Wednesday, 27 May 2015

Obesity and the role of adipose tissue in inflammation and metabolism



Obesity and the role of adipose tissue in inflammation and metabolism

Andrew S Greenberg and Martin S Obin

Abstract

Recent discoveries, notably of the hormones leptin and adiponectin, have revised the notion that adipocytes are simply a storage depot for body energy. Instead, adipocytes are also endocrine organs, with multiple metabolic roles in regulating whole-body physiology. Small adipocytes in lean individuals promote metabolic homeostasis; the enlarged adipocytes of obese individuals recruit macrophages and promote inflammation and the release of a range of factors that predispose toward insulin resistance. Exercise activates the AMP-activated protein kinase (AMPK) in muscle and other tissues, a pathway that increases fat oxidation and glucose transport. Importantly, the adipocyte hormones leptin and adiponectin also activate AMPK; remarkably, the same pathway is activated by certain antidiabetic agents such as thiazolidinediones. Increasingly, our understanding of the adipocyte as an endocrine organ is leading to new insights into obesity and health.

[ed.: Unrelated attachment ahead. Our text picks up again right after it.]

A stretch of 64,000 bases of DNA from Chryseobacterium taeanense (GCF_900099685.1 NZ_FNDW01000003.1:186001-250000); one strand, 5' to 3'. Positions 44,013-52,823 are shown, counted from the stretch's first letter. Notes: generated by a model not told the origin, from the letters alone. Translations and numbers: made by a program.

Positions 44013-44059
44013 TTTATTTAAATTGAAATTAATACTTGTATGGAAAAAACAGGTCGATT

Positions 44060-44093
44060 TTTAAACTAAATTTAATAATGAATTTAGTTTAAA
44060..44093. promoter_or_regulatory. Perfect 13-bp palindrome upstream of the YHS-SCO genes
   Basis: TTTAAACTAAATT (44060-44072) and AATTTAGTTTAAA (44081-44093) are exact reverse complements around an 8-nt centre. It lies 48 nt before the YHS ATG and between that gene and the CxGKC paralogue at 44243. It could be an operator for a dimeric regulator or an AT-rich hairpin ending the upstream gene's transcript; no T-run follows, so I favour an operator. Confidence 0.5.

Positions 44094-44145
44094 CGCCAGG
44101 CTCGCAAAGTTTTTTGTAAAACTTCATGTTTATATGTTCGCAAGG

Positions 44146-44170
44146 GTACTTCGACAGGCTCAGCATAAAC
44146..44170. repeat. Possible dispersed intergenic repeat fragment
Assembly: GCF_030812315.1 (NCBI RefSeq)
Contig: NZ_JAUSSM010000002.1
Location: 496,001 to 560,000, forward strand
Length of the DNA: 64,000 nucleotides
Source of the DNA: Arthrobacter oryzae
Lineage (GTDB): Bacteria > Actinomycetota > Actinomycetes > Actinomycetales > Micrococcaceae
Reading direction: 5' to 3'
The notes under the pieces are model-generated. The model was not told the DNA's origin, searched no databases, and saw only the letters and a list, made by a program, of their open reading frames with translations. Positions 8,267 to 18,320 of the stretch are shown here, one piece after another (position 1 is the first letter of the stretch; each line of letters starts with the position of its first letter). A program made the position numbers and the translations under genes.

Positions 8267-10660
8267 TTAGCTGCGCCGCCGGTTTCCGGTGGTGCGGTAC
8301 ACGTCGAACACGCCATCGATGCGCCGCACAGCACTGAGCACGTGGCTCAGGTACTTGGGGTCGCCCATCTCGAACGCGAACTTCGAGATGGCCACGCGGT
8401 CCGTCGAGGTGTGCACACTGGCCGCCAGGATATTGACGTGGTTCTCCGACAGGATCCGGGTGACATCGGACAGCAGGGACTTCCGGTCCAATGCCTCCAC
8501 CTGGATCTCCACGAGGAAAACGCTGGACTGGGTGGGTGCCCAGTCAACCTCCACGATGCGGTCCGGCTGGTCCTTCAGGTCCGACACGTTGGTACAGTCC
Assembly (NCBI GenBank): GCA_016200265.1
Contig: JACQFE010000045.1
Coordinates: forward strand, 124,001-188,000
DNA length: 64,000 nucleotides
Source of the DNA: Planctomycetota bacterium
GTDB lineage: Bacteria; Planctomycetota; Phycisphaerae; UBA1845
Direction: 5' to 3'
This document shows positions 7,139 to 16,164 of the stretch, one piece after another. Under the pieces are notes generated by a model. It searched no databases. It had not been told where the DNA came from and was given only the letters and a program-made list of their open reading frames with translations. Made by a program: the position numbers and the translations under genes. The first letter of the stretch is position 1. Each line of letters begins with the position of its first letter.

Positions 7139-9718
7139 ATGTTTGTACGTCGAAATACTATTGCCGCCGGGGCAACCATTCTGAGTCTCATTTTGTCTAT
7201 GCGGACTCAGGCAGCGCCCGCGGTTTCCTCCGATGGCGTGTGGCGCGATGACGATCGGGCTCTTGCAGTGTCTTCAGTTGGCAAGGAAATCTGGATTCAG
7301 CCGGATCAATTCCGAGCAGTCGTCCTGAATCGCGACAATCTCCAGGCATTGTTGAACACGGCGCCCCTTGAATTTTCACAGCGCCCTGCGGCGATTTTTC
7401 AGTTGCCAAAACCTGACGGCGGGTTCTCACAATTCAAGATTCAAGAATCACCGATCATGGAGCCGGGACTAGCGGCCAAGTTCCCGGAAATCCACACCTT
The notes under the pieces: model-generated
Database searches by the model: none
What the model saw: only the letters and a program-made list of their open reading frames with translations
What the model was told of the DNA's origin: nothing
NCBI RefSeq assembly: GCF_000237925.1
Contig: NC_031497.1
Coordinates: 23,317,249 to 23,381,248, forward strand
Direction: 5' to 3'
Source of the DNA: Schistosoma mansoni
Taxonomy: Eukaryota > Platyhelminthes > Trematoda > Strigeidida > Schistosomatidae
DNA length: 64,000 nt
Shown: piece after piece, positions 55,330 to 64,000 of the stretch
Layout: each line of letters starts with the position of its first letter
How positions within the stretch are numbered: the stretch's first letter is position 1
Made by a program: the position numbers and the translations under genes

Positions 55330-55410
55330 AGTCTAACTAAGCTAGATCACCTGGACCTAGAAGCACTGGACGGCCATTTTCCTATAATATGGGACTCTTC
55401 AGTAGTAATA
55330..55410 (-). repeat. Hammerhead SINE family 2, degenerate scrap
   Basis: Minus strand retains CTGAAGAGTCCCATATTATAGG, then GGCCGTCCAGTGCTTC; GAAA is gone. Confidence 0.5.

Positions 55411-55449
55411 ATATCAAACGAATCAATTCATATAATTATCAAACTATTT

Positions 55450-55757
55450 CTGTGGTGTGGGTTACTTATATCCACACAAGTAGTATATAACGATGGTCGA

1 comment:

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